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What am I? And Why Do I Suffer?

Iqubal Birdi’s new reference text on the existential dimension of human psychology is a very well-modulated work attuned to the times. Its aims are very well accomplished, predicated on the following points:

• charting a range of cross-disciplinary approaches and theories relating to human nature, experience and behavior (including biological, psychological, social-cultural, linguistic, spiritual and existential); suggesting, within each of these how they may be seen to relate to the human condition, suffering, and to reducing emotional and psychological distress;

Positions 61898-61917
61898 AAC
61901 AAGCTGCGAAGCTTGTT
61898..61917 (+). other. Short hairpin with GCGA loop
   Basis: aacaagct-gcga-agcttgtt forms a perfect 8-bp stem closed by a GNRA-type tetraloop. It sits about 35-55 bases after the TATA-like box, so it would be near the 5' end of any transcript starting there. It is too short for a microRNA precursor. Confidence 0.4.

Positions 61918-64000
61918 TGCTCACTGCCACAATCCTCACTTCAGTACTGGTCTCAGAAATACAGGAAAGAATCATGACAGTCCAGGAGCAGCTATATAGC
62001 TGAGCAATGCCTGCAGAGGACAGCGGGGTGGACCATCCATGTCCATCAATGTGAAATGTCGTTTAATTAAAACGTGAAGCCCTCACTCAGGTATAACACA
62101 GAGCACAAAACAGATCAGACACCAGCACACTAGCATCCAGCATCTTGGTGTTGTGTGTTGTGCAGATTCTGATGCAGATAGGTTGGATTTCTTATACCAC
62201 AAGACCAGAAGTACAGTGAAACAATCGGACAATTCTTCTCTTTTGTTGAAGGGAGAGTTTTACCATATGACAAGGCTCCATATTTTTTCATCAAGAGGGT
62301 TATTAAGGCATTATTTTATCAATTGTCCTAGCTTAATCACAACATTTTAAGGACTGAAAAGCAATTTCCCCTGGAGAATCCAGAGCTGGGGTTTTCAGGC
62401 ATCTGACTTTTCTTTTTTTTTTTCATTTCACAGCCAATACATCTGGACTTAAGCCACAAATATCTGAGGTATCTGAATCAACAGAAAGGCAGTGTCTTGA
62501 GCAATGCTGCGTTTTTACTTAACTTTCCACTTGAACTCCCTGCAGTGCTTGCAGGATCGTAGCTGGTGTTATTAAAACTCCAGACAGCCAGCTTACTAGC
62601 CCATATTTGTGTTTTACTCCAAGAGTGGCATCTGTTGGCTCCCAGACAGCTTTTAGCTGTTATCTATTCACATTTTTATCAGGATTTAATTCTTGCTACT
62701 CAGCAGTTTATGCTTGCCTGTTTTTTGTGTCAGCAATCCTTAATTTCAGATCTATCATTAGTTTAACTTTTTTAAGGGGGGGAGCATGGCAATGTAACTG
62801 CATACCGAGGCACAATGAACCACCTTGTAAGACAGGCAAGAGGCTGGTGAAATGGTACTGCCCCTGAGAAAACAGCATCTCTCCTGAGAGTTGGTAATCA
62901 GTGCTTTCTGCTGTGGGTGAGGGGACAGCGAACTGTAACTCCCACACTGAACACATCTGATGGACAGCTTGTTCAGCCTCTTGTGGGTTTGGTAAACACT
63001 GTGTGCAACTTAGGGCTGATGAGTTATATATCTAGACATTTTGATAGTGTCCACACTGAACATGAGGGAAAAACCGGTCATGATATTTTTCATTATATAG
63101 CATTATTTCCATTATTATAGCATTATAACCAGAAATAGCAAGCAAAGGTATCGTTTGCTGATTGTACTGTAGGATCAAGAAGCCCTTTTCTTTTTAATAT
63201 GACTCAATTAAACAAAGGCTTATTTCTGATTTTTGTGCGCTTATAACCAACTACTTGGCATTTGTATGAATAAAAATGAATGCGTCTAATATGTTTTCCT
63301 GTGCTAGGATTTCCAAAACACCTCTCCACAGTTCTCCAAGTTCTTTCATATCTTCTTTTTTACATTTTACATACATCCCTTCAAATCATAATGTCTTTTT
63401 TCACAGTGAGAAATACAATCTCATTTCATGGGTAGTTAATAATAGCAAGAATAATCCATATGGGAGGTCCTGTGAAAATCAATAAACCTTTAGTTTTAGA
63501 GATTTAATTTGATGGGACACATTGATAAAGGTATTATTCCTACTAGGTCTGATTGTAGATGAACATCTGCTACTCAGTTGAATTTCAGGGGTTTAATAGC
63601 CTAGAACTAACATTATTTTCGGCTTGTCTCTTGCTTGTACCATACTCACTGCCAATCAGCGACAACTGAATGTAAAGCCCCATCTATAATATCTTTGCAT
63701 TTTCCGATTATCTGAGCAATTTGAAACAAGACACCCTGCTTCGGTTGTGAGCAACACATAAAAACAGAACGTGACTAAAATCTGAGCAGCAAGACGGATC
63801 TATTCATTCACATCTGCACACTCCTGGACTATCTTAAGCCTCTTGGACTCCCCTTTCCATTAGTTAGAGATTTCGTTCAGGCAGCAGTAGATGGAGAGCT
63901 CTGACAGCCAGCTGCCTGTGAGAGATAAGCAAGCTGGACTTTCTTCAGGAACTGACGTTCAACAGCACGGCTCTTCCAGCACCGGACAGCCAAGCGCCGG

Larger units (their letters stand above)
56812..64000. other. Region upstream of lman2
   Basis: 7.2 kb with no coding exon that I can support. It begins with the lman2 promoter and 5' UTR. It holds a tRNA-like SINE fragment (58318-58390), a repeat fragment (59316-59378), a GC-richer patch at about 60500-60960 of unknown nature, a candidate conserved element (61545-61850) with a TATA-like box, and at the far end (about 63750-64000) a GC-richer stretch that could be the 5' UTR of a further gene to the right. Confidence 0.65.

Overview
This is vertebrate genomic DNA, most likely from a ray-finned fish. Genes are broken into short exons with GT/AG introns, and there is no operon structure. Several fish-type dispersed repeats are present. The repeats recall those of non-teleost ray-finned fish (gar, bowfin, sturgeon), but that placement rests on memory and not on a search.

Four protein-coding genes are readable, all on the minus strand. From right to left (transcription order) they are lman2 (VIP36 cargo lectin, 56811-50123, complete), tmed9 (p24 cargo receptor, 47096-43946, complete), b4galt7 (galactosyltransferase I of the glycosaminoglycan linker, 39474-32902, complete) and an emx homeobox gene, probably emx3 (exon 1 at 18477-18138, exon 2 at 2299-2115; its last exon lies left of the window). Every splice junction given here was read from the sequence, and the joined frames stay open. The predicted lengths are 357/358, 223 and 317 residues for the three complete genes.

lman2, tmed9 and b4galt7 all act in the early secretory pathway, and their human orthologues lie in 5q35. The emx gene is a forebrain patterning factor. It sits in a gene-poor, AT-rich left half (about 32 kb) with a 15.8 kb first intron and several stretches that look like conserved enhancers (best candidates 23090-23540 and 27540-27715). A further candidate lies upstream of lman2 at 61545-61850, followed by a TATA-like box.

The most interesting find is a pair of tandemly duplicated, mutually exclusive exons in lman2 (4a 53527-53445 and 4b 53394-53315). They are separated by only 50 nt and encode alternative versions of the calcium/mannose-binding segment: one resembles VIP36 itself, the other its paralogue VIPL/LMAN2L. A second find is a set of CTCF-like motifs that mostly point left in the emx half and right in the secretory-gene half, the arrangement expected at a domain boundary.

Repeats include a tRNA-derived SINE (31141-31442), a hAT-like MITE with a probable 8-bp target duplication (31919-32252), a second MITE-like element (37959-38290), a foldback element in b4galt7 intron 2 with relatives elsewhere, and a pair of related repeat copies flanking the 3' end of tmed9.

• discussing current postmodernist/post-structuralist concerns about the essence of what we are (i.e. whether we really are essential and substantial individuals, or whether we are merely sociolinguistic and sociocultural constructs or subjects)

• incorporates eastern philosophies and psychologies (e.g. Buddhism and mindfulness) in relation to what we are, reality, the mind, the self, and suffering;

• identifying, in its conclusion, a number of elicited principles and practices a person may incorporate into their daily living to reduce suffering and increase psychological and emotional well-being;

• and offering a schematic representation of its general concepts in relation to the human condition, its levels, components, and processes, which can be used to refer to or underpin understanding and for readers’ further discussion, exploration and researches.